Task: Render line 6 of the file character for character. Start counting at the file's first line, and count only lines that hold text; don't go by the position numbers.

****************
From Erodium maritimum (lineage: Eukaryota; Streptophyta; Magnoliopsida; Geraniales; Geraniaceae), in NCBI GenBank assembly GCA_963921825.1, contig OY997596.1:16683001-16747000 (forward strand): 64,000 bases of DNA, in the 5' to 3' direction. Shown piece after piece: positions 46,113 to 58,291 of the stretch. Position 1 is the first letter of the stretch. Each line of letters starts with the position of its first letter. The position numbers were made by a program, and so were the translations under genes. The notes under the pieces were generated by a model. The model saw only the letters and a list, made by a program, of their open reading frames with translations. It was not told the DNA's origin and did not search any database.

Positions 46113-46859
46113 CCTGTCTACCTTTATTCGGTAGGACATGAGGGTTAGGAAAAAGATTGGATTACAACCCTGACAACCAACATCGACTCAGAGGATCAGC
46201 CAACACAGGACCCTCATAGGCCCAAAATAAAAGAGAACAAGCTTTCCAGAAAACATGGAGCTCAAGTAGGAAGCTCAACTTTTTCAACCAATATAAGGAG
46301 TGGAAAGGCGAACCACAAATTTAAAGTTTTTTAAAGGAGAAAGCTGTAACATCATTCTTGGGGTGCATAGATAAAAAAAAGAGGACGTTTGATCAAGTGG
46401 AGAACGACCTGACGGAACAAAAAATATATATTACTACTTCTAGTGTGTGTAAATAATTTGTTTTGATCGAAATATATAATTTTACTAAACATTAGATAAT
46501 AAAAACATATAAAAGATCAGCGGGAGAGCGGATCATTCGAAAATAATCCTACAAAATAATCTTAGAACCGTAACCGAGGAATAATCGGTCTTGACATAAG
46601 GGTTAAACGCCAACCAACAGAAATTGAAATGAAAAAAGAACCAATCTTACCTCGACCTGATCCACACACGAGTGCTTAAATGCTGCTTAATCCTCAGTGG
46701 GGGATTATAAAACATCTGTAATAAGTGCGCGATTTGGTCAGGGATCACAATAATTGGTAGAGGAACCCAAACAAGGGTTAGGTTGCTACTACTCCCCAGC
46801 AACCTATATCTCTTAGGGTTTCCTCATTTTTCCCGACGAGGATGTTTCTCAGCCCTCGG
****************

46401 AGAACGACCTGACGGAACAAAAAATATATATTACTACTTCTAGTGTGTGTAAATAATTTGTTTTGATCGAAATATATAATTTTACTAAACATTAGATAAT